“What do you mean?”

“Buying a car out of nowhere, just because you felt like it?”

He smiled. “Asking a girl you’ve just met to throw away her plans and stay with you, just because you fell in love with her?”

I leaned my head against his shoulder. “…oh yeah…”

“…oh yeah,” he mimicked me, and I tickled him. We laughed and battled back and forth in the surf until the hem of my dress and the cuffs of his pants were soaked, and then we called a truce.

“So I guess you’ve always been impulsive, then,” I said.

“Yeah… I guess I got it from my dad.”

“Oh, I didn’t tell you, but I really liked you singing ‘Under The Bridge’ and dedicating it to your dad last night! That was really sweet,” I said, and squeezed his hand.

He just smiled serenely.

“Didn’t you say he lived in Southern California?” I asked.

“Yeah.”

“Did you invite him to the show?”

“No.”

“Oh… when was the last time you talked to him?”

“When he told me I should move with my mom and Trevor to Athens.”

I felt like I had stepped into a minefield. Four years ago, Derek had told me his father was an addict. When his father told him to leave Los Angeles and go with his mother and step-father, Derek was convinced that his mom had bribed his dad to say it with a couple of hundred dollars for drugs.

“Oh.” I tried to reach for a silver lining. “Maybe he found out about the show and came anyway.”

“No…”

“Why? Don’t you think he’d want to see his son be a huge star?”

“Probably… but he died a couple of years ago.”

I stopped in my tracks, horrified.

“Oh Derek… I’m so sorry…”

He turned around to face me. “It’s okay. I’m okay with it.”

“How did he die?”

“Overdose.”

“Oh my God… I’m so sorry…”

He pulled me to his side and we started walking again.

“It’s okay. I knew it was coming, one way or another. The last time I saw him, he was in bad shape. It was either going to be an overdose, or AIDS, or a drug deal gone bad, or owing money to somebody and getting shot. Anybody could see it coming from a mile away… but it was still a shock when it happened.”

“Did you… did you get to go to the funeral?”

He gave the barest hint of a smile, like the memory was bittersweet.

“Yeah, I did. My mother didn’t want to go – actually, Trevor didn’t want her to go, so she didn’t. And he wasn’t about to let her pay for my plane ticket, not after all the times I’d told him to go fuck himself. So I was in kind of a bind.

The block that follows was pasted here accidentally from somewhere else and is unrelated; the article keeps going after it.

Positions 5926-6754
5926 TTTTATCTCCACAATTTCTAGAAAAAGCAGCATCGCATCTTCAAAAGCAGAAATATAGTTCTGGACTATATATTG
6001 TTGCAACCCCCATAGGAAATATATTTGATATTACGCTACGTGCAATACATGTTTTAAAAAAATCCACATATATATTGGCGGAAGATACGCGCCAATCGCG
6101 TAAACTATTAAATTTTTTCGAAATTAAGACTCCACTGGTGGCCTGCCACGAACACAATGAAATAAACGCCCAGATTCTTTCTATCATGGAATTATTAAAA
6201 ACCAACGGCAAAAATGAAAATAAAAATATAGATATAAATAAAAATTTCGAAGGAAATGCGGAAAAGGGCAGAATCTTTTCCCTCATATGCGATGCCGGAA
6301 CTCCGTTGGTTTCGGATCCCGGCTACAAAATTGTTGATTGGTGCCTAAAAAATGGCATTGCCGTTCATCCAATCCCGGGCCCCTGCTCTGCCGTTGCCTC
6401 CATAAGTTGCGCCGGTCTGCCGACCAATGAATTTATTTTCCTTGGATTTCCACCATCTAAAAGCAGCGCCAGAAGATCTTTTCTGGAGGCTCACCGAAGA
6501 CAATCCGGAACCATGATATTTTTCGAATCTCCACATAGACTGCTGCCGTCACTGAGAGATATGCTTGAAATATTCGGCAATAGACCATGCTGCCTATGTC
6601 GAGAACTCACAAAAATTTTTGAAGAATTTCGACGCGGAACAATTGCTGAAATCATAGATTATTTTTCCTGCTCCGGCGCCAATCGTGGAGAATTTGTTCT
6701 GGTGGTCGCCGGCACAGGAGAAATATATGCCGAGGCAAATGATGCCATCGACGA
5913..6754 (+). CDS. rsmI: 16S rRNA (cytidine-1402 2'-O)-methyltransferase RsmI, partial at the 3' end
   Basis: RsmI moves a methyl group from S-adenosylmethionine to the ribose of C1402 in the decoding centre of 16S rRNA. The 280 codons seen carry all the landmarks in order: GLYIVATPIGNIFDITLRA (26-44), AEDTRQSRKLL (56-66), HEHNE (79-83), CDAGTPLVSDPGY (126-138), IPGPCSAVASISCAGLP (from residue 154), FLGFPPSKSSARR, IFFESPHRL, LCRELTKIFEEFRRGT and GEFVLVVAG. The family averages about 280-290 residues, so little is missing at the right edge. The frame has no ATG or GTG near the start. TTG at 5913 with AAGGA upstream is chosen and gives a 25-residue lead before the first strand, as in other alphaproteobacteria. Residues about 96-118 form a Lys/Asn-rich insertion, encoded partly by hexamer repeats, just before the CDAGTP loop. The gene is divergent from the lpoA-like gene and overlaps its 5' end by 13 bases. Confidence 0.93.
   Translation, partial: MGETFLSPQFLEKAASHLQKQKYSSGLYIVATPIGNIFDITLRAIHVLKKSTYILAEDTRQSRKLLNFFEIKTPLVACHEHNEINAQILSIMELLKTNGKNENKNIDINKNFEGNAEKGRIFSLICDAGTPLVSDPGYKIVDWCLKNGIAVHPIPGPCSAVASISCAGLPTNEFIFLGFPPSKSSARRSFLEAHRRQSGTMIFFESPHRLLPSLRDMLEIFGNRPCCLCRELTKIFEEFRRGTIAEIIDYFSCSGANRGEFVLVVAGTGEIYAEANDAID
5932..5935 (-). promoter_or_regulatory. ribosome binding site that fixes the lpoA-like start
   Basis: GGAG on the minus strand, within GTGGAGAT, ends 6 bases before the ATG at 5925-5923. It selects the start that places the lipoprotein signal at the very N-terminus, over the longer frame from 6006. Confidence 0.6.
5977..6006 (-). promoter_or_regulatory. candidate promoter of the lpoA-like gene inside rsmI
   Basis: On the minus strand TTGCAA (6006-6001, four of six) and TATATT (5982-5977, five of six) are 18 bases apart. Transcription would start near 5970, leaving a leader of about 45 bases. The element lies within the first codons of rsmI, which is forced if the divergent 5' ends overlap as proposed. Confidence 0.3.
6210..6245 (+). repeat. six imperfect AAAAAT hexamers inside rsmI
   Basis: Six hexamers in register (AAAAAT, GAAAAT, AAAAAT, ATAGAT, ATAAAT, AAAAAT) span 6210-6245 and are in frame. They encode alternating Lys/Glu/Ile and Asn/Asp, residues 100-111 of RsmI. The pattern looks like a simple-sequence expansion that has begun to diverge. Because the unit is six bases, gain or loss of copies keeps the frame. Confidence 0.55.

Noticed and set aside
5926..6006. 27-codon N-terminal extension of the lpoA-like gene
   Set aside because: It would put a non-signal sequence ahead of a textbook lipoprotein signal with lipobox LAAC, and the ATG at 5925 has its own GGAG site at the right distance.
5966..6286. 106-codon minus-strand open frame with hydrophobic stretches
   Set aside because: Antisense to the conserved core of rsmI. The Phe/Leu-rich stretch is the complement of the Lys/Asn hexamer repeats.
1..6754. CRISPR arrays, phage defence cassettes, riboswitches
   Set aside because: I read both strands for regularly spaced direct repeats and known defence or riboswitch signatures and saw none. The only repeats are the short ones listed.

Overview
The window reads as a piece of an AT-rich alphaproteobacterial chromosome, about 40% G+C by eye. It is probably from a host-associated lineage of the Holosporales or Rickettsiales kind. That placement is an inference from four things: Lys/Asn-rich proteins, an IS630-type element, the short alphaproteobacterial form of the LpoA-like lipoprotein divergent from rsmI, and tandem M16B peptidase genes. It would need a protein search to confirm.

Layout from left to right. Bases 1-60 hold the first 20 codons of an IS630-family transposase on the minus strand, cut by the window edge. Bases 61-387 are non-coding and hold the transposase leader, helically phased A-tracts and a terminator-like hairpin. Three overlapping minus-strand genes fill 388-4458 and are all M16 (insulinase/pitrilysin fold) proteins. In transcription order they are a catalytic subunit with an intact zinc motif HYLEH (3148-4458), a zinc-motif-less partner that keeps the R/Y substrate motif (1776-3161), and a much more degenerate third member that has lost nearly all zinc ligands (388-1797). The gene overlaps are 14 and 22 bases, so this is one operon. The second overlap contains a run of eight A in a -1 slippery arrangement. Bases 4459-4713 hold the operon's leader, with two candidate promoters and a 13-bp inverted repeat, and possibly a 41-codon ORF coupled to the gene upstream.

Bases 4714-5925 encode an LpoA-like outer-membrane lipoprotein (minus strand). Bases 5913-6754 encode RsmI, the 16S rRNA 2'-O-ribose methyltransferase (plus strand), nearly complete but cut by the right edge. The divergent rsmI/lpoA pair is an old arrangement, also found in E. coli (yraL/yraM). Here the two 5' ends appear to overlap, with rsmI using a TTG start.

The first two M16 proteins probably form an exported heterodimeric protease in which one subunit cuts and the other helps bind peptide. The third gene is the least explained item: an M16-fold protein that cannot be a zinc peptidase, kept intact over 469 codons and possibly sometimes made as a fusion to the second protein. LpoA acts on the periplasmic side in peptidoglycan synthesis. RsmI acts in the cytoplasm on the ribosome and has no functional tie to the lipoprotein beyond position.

“It happened a few months after Killian and Riley joined the band. We weren’t playing frat gigs anymore, so I was basically broke. Couldn’t afford a last-minute plane ticket. Ryan saved me. He was on the outs with his parents, so he didn’t have the money to loan me, either, but we drove cross-country in his car, non-stop, taking turns driving and sleeping in the back seat. We made it in just under two days. He went with me to the funeral. There weren’t that many people there… just us, my aunt, and a bunch of my dad’s musician friends from back in the day…”

He was staring out at the horizon, caught up in another time, another place.

“Ryan’s a good friend, isn’t he?” I asked quietly.

He smiled at me. “The best.”

I leaned my head against him. “I’m sorry it happened. I wish he could have seen you the other night.”

“Yeah… me too. He would’ve gotten a huge kick out of it. If he’d been there, I would’ve had him up on stage… so I could sing it with him one last time.”

We walked in silence for the next few minutes, him holding me, and me holding him, no sounds but the water washing in all around us and the seagulls above us in the air.

50

Things weren’t morose for long. We walked back to where we’d parked the car and found a Greek place with gyros.

“For old times’ sake,” Derek said, and winked.

The sun was getting low in the sky when we climbed back in the car and headed south for San Diego.

We got into the city limits just as the sun was setting. The sky was on fire with gorgeous oranges and reds, and I snuggled next to Derek as he drove along the freeway.